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Cleaning Fruits, Veggies and Meats Naturally: iGOZEN Review

Over the years, I’ve become more and more aware of both the pesticides on my foods—and the chemicals in my everyday life. It makes sense that as you begin to eat cleaner and cleaner, you don’t just want to eat nutritious foods, but you also really start to take notice of all of the different ways your environment may be affecting your health. There’s some differing research on organics and all that, but I think we can probably all agree that it makes sense to try to ingest fewer chemicals, artificial hormones and stay safer from food-borne illness. Am I right, or am I right?
(Gonna pretend you said “right” there!)
I’ve been buying more organic fruits and veggies lately, but as I mentioned in a recent post, I’ve also been more cognizant of washing my foods. Lately, I’ve just been using this stuff, which is reasonable and found at my favorite store.
TJ-fruit-washBUT, FBE HQ was recently sent some iGOZEN cleaner that caught my eye for a number of reasons. First, there’s a blend to clean produce and another to clean meats and fish (Oh, never cleaned those before!). Second, the stuff is 100 percent organic and eco-friendly. Third, it’s hypoallergenic. And fourth? It’s made of a microfine powder of seashells that removes dirt, toxins, pesticides and bacteria. It’s so friendly that even you, your pet or your kids can lick it. (Not that you’d really want to, but just in case someone gets tongue-happy.)
Totally intrigued, I got to testing it. First, you take the iGOZEN spray bottle, fill it with water and then add the iGOZEN powder. Give it a quick shake, and you’re ready to go. (You have to shake it before each use.)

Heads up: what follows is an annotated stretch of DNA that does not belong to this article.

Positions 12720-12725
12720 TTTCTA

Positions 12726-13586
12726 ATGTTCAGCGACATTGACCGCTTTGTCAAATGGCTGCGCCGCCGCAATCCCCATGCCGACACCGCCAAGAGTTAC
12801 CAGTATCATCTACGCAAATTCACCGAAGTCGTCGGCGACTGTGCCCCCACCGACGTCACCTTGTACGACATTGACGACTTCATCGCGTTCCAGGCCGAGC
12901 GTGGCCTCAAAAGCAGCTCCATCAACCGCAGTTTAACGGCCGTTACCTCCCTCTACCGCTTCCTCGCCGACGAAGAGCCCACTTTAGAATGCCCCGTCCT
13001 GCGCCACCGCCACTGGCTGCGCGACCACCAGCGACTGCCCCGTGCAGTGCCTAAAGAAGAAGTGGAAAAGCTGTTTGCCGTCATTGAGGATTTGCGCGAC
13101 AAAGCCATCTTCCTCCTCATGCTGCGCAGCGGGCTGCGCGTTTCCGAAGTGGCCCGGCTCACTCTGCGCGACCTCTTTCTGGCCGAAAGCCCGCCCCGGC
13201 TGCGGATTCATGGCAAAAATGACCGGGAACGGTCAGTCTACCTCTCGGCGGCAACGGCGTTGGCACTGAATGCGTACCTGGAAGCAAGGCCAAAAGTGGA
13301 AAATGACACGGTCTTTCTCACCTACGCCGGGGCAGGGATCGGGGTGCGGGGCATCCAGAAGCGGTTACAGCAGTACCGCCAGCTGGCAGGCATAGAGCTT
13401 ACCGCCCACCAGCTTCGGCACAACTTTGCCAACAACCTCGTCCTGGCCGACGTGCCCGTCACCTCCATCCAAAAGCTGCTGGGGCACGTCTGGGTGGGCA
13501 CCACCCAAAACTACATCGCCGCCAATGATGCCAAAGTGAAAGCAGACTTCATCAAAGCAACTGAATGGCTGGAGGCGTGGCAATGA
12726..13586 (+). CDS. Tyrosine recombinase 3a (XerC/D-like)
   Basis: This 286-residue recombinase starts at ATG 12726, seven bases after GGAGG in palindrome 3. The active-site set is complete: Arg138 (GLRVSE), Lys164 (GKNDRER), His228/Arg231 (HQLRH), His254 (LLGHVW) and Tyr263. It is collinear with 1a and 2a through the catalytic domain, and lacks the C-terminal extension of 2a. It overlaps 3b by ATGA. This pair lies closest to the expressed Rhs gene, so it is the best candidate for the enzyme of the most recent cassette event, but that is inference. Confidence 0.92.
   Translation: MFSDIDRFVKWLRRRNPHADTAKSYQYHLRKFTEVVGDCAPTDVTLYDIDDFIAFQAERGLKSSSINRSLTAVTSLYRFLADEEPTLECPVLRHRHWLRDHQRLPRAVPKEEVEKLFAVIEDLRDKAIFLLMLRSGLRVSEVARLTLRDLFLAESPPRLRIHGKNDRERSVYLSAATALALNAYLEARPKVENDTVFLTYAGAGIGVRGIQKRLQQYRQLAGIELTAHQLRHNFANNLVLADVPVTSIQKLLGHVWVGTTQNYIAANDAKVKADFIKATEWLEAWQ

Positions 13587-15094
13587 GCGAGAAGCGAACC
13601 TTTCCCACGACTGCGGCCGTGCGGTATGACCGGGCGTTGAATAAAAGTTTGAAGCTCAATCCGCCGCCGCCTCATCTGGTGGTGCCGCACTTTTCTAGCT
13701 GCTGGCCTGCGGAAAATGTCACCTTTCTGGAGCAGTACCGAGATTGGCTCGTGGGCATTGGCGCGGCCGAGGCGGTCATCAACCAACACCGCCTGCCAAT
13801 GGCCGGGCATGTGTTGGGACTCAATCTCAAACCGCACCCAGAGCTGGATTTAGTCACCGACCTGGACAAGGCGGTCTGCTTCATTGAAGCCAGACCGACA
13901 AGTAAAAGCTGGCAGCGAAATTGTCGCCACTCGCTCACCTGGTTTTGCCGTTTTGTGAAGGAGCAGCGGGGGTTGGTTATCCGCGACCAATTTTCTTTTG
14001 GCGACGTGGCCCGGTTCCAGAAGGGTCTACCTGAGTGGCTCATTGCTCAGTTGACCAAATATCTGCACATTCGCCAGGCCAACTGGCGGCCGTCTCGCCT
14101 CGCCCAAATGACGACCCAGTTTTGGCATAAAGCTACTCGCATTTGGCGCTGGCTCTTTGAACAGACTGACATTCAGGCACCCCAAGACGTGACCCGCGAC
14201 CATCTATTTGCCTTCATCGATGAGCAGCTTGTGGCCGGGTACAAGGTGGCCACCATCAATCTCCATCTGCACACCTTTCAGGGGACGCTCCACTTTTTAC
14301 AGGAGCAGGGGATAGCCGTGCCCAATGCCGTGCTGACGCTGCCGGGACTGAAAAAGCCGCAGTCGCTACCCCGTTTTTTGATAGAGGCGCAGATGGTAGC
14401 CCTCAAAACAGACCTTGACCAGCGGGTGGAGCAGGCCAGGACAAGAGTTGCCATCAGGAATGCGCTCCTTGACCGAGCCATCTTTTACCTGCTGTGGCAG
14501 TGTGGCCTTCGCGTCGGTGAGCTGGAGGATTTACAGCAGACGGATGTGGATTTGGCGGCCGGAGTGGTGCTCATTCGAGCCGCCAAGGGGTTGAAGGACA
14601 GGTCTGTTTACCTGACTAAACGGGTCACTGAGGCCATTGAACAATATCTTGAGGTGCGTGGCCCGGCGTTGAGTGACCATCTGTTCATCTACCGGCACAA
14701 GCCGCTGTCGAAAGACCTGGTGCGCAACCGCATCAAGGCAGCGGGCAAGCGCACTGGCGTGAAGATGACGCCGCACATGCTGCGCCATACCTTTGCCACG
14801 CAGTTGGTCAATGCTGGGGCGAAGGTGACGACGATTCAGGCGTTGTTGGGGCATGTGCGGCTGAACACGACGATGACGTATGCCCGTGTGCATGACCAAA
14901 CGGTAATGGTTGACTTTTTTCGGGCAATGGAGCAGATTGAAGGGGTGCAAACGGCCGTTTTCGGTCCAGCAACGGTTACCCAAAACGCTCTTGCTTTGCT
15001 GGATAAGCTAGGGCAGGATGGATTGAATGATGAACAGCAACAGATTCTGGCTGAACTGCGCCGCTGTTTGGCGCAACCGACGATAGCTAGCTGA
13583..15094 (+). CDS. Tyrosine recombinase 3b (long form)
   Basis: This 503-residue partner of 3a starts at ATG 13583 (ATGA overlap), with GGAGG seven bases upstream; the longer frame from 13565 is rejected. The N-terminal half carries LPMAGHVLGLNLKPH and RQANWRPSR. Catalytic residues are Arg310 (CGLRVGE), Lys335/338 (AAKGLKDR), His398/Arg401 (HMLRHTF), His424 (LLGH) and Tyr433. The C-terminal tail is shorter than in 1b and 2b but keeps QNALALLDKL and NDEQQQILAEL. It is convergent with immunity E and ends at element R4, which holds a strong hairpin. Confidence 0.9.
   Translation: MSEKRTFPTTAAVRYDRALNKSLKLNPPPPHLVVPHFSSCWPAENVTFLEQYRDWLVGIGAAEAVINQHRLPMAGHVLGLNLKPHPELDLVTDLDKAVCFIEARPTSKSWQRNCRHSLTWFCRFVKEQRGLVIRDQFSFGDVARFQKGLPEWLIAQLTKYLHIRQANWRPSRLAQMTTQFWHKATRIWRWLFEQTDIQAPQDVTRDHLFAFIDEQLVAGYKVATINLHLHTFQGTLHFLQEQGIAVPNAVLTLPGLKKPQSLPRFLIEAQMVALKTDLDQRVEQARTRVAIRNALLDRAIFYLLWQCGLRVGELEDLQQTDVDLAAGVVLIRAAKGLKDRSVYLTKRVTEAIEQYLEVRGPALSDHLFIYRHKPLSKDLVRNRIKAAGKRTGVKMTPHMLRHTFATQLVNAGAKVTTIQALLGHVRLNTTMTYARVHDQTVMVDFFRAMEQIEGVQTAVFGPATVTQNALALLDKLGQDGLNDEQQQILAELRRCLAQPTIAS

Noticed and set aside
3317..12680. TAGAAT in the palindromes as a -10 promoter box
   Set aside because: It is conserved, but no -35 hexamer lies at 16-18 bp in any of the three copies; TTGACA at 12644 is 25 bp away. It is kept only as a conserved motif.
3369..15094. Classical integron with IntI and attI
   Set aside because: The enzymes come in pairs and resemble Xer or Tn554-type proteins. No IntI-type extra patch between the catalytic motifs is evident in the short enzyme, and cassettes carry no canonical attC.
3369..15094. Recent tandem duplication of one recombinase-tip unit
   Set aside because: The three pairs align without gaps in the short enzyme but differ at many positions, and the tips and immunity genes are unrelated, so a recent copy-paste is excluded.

The first thing I tested the iGOZEN on was a lemon that I was going to zest. A quick spray, a short soak (I couldn’t find directions on exactly how long to “soak” it for, so I just went with a couple of minutes)…
And then a rinsing and a zesting I went. I didn’t lick the iGOZEN, but the peel definitely seemed squeaky clean.
Up next, fish! I’m not sure how the different blends differ, but apparently they do because there are separate spray bottles for each.
I sprayed my tiliapia fillets…and then let them soak.
Then I rinsed them them off, patted them dry and broiled them up (more on how that recipe turned out tomorrow!). Again, I didn’t lick them, but they had no weird taste and seemed clean. No seashell fragments to speak of either.
iGOZEN claims that its sprays will eliminate 99.99 percent of E.coli and Salmonella bacteria, which is pretty darn rad. Between that and getting rid of the pesticides—and the fact that iGOZEN is made of freakin’ seashells (I love natural solutions…)—I’m a fan. While it’s not something that has benefits that I can really see or taste, it’s worth it to me to take the extra step to spray, soak and rinse my eats. And, really, the stuff is priced pretty reasonably.
So tell us: Do you clean your produce and meats and fish before eating them? Do you use any special products to do so? ––Jenn

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